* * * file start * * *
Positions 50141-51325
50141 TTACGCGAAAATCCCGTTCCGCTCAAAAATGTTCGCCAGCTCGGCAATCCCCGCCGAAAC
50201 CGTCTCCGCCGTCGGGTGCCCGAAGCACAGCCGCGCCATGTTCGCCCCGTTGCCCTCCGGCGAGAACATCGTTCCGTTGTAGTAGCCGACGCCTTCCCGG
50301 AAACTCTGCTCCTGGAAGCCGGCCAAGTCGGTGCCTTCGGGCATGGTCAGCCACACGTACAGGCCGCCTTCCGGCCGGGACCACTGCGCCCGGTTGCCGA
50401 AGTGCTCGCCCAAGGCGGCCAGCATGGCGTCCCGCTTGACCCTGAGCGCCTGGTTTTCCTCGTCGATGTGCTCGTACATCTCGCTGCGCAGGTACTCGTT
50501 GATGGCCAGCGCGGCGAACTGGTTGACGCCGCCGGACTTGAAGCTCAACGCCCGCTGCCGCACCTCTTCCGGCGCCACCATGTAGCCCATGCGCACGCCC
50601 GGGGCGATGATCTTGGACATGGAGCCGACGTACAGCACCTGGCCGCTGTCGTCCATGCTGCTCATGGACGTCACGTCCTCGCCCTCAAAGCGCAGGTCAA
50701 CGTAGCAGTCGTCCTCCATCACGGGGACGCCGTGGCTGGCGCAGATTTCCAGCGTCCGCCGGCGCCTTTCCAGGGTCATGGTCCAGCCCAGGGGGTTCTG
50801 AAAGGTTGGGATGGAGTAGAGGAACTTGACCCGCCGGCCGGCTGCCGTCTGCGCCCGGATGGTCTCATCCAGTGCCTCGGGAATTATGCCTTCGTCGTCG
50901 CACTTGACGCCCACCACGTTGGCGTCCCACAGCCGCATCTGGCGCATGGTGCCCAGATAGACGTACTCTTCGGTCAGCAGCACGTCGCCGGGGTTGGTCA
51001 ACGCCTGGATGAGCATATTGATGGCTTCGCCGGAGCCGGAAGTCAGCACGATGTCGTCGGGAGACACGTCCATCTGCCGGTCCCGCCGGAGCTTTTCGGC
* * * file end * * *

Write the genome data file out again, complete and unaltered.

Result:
Positions 50141-51325
50141 TTACGCGAAAATCCCGTTCCGCTCAAAAATGTTCGCCAGCTCGGCAATCCCCGCCGAAAC
50201 CGTCTCCGCCGTCGGGTGCCCGAAGCACAGCCGCGCCATGTTCGCCCCGTTGCCCTCCGGCGAGAACATCGTTCCGTTGTAGTAGCCGACGCCTTCCCGG
50301 AAACTCTGCTCCTGGAAGCCGGCCAAGTCGGTGCCTTCGGGCATGGTCAGCCACACGTACAGGCCGCCTTCCGGCCGGGACCACTGCGCCCGGTTGCCGA
50401 AGTGCTCGCCCAAGGCGGCCAGCATGGCGTCCCGCTTGACCCTGAGCGCCTGGTTTTCCTCGTCGATGTGCTCGTACATCTCGCTGCGCAGGTACTCGTT
50501 GATGGCCAGCGCGGCGAACTGGTTGACGCCGCCGGACTTGAAGCTCAACGCCCGCTGCCGCACCTCTTCCGGCGCCACCATGTAGCCCATGCGCACGCCC
50601 GGGGCGATGATCTTGGACATGGAGCCGACGTACAGCACCTGGCCGCTGTCGTCCATGCTGCTCATGGACGTCACGTCCTCGCCCTCAAAGCGCAGGTCAA
50701 CGTAGCAGTCGTCCTCCATCACGGGGACGCCGTGGCTGGCGCAGATTTCCAGCGTCCGCCGGCGCCTTTCCAGGGTCATGGTCCAGCCCAGGGGGTTCTG
50801 AAAGGTTGGGATGGAGTAGAGGAACTTGACCCGCCGGCCGGCTGCCGTCTGCGCCCGGATGGTCTCATCCAGTGCCTCGGGAATTATGCCTTCGTCGTCG
50901 CACTTGACGCCCACCACGTTGGCGTCCCACAGCCGCATCTGGCGCATGGTGCCCAGATAGACGTACTCTTCGGTCAGCAGCACGTCGCCGGGGTTGGTCA
51001 ACGCCTGGATGAGCATATTGATGGCTTCGCCGGAGCCGGAAGTCAGCACGATGTCGTCGGGAGACACGTCCATCTGCCGGTCCCGCCGGAGCTTTTCGGC